In a Collaborative Mediation, the parties chose to enter into an Agreement to use Collaborative principles to settle the issues arising from the dissolution of their relationship. The Parties retain a Mediator Collaborative Lawyers to assist them in reaching an out-of-court settlement. The Parties, Collaborative Lawyers, Mediator, and other Collaborative Professionals design how they will work together to support, guide and assist the clients to reach an Agreement acceptable to both parties.
The Mediator can prepare a Memorandum of Understanding if the parties reach agreement on all or some of the issues and share it with the parties and their Collaborative attorneys. The Collaborative Lawyers prepare the final legal documents based on Memorandum of Understanding. When issues arise during the drafting, or after consulting with their Collaborative Lawyers, the parties can return to Mediation for resolution.
Collaborative Mediation is a commitment to using the Collaborative principles to:
- settle the outstanding issues in a non-adversarial manner.
- uphold a high standard of integrity, not take advantage of mistakes and negotiate in good faith
- minimize, if not eliminate, the negative economic, social and emotional consequences of protracted litigation.
- cooperate and build trust among all of the individuals involved.
- fully and honestly disclose all property and debts and all documents such as financial statements, income tax records, and all other relevant information and writings requested by the other Party that may be relevant to the Mediation discussions.
- effectively and respectively communicate with each other and not make accusations or claims not based in fact.
- efficiently and economically settle the dissolution of their relationship.
The roles of the professionals in the Collaborative Mediation Process:
- The primary role of the Mediator is to work with the parties to assist them in coming to agreement on the various issues involved in their case. She facilitates dialogue, assists the parties in identifying issues between them, works to reduce obstacles to communication, maximizes the exploration of alternatives, and clarifies points of agreement.
- The primary role of the Collaborative Lawyers is to advise the parties and prepare any needed legal documents. The Lawyers work as part of the Collaborative Team to assist the Parties in coming to agreements.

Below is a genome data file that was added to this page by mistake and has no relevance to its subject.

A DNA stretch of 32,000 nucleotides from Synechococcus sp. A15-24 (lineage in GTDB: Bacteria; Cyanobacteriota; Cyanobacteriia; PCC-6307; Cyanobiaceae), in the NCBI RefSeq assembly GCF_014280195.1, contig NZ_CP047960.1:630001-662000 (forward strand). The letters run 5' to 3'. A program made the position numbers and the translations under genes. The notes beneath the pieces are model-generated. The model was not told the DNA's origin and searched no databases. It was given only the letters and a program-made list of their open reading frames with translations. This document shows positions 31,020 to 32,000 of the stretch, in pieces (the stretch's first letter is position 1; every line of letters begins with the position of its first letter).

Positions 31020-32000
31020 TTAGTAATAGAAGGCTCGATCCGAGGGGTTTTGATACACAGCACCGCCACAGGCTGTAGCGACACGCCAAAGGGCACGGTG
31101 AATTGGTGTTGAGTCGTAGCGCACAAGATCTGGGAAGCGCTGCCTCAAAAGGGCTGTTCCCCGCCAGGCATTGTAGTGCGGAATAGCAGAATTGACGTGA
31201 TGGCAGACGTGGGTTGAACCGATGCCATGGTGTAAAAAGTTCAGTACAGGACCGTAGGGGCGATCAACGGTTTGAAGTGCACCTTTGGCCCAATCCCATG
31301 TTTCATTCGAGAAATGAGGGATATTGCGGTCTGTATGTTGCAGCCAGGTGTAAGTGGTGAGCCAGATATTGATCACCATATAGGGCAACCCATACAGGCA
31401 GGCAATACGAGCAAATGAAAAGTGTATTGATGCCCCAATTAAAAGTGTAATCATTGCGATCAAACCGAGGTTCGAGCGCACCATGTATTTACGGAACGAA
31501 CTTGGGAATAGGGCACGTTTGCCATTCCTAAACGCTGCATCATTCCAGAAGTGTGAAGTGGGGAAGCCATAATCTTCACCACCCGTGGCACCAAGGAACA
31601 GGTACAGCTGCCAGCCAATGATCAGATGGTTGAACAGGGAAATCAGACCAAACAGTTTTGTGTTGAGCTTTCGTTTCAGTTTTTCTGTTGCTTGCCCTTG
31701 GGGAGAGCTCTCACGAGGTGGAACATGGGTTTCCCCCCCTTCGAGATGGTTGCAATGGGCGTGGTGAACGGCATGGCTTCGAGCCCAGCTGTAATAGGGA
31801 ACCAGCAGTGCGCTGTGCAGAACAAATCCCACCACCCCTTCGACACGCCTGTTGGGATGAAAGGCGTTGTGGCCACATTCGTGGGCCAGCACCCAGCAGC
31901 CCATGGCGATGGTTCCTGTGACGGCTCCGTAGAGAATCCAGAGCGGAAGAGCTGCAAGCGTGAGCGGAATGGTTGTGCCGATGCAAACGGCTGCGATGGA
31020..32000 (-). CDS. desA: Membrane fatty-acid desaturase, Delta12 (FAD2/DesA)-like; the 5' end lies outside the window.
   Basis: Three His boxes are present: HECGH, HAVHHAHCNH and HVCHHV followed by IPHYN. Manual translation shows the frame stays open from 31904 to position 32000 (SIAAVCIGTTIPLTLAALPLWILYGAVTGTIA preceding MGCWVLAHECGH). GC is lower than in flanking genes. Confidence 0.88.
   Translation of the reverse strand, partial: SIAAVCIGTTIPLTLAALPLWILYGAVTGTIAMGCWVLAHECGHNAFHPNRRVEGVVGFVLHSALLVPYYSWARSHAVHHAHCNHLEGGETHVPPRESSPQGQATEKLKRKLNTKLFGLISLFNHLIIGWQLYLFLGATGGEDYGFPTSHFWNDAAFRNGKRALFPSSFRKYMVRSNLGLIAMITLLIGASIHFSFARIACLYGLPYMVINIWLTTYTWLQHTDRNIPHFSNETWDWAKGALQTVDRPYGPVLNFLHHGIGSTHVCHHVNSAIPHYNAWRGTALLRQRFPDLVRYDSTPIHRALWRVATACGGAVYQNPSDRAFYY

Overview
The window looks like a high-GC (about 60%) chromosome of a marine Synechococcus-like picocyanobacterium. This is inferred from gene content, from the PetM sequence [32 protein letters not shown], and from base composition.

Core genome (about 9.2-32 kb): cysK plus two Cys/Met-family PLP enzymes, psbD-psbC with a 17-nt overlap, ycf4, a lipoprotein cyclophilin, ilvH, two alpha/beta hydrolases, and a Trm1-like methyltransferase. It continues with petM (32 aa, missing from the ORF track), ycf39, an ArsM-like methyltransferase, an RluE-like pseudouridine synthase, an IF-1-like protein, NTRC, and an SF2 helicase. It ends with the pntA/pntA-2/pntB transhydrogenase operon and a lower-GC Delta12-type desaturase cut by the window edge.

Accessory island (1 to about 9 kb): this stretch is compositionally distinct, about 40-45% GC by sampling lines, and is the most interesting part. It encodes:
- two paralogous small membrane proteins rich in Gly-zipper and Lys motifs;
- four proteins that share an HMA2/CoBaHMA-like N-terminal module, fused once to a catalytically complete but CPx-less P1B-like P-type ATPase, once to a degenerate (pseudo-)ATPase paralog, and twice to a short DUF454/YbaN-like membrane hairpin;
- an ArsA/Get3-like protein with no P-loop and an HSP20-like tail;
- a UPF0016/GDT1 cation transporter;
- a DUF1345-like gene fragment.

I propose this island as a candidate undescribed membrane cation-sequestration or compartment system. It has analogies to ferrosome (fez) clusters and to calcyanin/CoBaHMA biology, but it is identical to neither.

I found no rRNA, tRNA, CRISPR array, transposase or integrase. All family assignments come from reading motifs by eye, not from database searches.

- The Parties may meet with the Mediator with or without their Collaborative Lawyers present, as they and the team decide.
- Other Collaborative Professionals may be jointly hired by the parties by agreement to assist with financial analysis, asset appraisal, child issues, or other matters requiring specialized expertise, so that the parties can ensure they are fully informed.
Advantages of Mediation
- The Mediator is impartial as to each party and neutral as to the results of the mediation.
- The Mediator guides the process, the clients decide how to resolve their disputed issues.
- Though a licensed attorney, the mediator does not serve as an attorney or advocate for either party, will not offer legal advice or provide legal counsel, and not file agreements with the Court.
- Unlike the Mediator, the Collaborative Lawyers are not impartial but rather each Lawyer works specifically for one Party to provide legal advice, support, and guidance.
- Full disclosure of all financial and material information is required. The Mediator may choose not to mediate if the requested information is not disclosed.
- As with any out-of-court process the parties must work together to achieve a successful resolution and need to understand that the process may not eliminate concerns or differences which have led to the current conflict.
"God gave us two ears and one mouth with which we may choose to listen twice as much as we speak. Mediation provides an opportunity to listen and an opportunity to be heard."